Do not freeze daikon or its greens as they may lose the flavor.

Daikon radish is packed with many nutrients and is especially a watery vegetable. Including it in your diet can benefit your overall health. However, few may not like its pungent smell and sharp taste. You may try mixing it with other bland ingredients like coconut paste to make it more palatable. Try any of the above-mentioned recipes and start consuming daikon radish today!

Frequently Asked Questions

Is daikon a superfood?

Yes, with its detoxification and immune-boosting benefits, daikon has been considered a superfood in many parts of the world.

Is daikon anti-inflammatory?

Yes, daikon is rich in phenolic compounds known to have anti-inflammatory properties (11).

Is daikon good for the thyroid?

Excessive daikon intake may affect thyroid hormone production (12). Therefore, avoiding daikon if you have any pre-existing thyroid conditions is advisable.

Is daikon high in sugar?

Daikon has 2.5g of sugar per 100g of the vegetable and is mildly sweeter than white radish (1).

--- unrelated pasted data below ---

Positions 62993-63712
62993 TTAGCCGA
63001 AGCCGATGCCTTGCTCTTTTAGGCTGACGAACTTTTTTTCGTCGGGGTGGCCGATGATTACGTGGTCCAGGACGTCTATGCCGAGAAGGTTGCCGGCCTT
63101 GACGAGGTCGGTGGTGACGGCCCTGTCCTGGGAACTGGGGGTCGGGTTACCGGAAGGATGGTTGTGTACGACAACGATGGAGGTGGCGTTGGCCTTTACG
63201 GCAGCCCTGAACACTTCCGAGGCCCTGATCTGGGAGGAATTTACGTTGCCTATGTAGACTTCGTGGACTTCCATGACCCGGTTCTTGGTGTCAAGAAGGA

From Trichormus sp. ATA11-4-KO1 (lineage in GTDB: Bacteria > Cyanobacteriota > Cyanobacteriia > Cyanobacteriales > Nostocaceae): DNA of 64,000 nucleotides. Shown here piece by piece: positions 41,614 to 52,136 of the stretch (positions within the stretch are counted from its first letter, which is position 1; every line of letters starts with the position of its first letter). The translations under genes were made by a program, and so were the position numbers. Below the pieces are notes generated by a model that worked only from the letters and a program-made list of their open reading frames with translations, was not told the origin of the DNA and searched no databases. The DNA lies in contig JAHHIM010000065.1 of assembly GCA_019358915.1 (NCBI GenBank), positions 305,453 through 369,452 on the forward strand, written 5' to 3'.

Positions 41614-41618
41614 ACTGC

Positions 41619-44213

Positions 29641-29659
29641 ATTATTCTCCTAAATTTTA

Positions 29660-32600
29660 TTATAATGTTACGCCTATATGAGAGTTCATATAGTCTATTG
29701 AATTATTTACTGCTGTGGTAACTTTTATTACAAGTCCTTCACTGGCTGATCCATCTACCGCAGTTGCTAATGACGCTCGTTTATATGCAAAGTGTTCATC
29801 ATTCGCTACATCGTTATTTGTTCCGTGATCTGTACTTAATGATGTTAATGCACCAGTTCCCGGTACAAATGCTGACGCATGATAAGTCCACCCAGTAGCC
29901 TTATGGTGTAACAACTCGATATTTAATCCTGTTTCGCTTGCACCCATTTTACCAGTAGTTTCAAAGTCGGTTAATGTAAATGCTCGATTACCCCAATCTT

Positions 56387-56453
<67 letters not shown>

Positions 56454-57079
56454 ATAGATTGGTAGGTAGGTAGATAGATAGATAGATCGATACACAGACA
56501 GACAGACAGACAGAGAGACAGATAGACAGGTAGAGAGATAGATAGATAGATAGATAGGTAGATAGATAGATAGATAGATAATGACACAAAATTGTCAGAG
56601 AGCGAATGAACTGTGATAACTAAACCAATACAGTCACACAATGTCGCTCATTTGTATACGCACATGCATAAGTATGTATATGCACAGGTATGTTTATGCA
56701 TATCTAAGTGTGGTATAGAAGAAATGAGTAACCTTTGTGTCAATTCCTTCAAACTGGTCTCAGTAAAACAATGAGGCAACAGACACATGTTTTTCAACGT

Is daikon acidic or alkaline?

With a pH of 7.5, daikon is an alkaline food.

How long does daikon last in the fridge?

Daikon can last about 2 weeks when stored adequately wrapped in the fridge.

What is the difference between daikon and white radish?

Daikon is a winter radish that resembles a white carrot. It is juicier, sweeter, and less intense than the usual white radish.

Key Takeaways

  • Scientifically called Raphanus sativus var. Longipinnatus, daikon radish is mainly consumed during winters due to its sheer availability during this season.
  • KN-Bravo, Alpine, Japanese Minowase, Shunkyo, Miyashige White, and Watermelon Radish are some of the types of daikon radish.
  • Some easy to prepare and delicious daikon dishes are tangy daikon salad, spicy daikon curry, radish and lemon juice, radish beetroot smoothie, and pickled radish.

This video delves into the incredible health benefits of Daikon radish and the nuances in taste across its various parts. Explore the versatility of this root widely consumed in Japan. Check it out now!

Personal Experience: Source


Articles on StyleCraze are backed by verified information from peer-reviewed and academic research papers, reputed organizations, research institutions, and medical associations to ensure accuracy and relevance. Read our editorial policy to learn more.

  1. Radish
  2. Radish (Raphanus sativus) and Diabetes